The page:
Photoshop Tutorials -- More Advanced Masking Techniques made simple
More Advanced Masking Techniques with Photoshop
This Photoshop tutorial builds on the previous one that you can read here. If you haven't read that tutorial you can still follow along, but it would be best if you start out with a selection saved as a channel. If you're not sure what that's all about head back to the previous tutorial... for the rest of you, let's get started.
NOTE: This Photoshop lesson was created using Adobe Photoshop CS2, but the same results can be achieved in just about any version of Adobe Photoshop.
If you followed the previous tutorial you should have something like what you see in figure 21.1. That is, you should have an image that contains a channel with your saved selection that was created using Photoshop's quick mask.
Now that you have created and saved your selection you can do a number of things with your image using that selection. For example, you could copy and paste the selected area back into the original photograph. Doing so with the photo of the flamingoes would mean that I could introduce many 'new' birds into the picture (pardon the pun). Before we play around with the image and its mask, though, let's have a little more fun playing with the newly created channel.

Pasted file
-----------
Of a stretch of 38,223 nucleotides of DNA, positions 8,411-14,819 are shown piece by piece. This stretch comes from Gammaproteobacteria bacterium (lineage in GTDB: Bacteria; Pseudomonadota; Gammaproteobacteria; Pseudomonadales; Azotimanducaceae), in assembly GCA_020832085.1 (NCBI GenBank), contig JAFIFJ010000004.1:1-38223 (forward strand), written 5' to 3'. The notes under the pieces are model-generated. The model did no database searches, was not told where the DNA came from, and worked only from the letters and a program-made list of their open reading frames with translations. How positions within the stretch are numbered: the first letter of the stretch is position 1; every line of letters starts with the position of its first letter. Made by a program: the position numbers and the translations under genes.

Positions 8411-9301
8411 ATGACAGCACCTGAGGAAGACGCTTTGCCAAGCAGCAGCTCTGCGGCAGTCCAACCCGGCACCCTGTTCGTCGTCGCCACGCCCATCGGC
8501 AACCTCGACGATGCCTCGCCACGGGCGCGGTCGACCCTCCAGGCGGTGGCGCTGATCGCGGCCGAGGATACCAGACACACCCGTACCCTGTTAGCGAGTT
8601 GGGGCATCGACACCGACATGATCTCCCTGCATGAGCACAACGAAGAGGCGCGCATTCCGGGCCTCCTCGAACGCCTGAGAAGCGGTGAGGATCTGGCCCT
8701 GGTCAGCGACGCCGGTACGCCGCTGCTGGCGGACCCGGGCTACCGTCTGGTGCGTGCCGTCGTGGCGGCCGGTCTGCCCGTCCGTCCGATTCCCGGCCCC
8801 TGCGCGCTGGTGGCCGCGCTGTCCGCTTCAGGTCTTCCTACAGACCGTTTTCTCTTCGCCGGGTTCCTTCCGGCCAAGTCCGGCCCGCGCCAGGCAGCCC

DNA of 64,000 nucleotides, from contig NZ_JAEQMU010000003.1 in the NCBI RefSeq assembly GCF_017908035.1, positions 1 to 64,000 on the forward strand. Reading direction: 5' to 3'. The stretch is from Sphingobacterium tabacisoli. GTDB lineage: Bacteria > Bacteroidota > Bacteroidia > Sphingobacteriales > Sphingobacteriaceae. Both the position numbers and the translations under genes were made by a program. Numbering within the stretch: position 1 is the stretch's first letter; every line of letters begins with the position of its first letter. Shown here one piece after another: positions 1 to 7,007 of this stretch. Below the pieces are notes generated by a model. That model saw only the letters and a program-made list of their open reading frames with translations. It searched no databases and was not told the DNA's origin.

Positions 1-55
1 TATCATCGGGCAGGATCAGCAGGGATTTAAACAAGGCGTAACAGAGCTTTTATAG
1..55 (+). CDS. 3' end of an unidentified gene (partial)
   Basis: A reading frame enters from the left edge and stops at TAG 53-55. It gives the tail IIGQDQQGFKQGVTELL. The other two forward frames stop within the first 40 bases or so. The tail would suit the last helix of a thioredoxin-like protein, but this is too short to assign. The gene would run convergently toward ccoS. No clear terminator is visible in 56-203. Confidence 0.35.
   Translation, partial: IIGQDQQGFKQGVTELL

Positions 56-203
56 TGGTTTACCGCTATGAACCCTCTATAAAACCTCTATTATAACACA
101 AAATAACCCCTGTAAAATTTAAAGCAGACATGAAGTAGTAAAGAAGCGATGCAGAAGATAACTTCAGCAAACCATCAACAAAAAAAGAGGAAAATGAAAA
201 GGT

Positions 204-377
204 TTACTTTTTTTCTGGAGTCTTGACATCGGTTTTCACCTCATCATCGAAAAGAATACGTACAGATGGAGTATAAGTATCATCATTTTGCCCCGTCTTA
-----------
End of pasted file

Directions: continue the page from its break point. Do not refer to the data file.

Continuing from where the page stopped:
Note that the channel contains a grayscale representation of your selection. Where the channel is white, the corresponding area of your photo would be selected if you created a selection from the channel. Parts of the channel that are black would not be selected. You can see then that the channel in figure 21.1 holds the required info to create a pretty good selection around the foremost flamingo in the photo.
Okay, but I said "grayscale", so what if there was some gray in the channel along with the black & white, you ask. Good question. Let's use 50% gray as an example. First I'll copy the channel that has my saved selection in it. To do so I simply dragged-n-dropped the channel in the Channels palette (choose Window, Channels to open the Channels palette) onto the Create new channel icon which can be found along the bottom of the palette (it resembles a small page with the corner turned in). Having done so, I can now work without worrying about the original channel getting accidentally (and irrevocably) toasted.
With the new copy of the channel active, I filled the white area with 50% gray. To do so < I clicked the Foreground color swatch in the toolbar and set the color to 50% gray. I then selected the Paint Bucket tool and clicked in the white area.
Next I created a selection from the channel by clicking the Load Channel as Selection icon in the bottom-left corner of the channels palette.
With the selection made, I activated the Layers palette and selected the Background layer (for now, it's the only layer in the image). I then chose Edit, Copy and I then activated an image that already has a copied selection of the flamingo (created using a selection made from the original channel) and chose Edit, Paste to paste in the newly copied bird (see figure 21.2).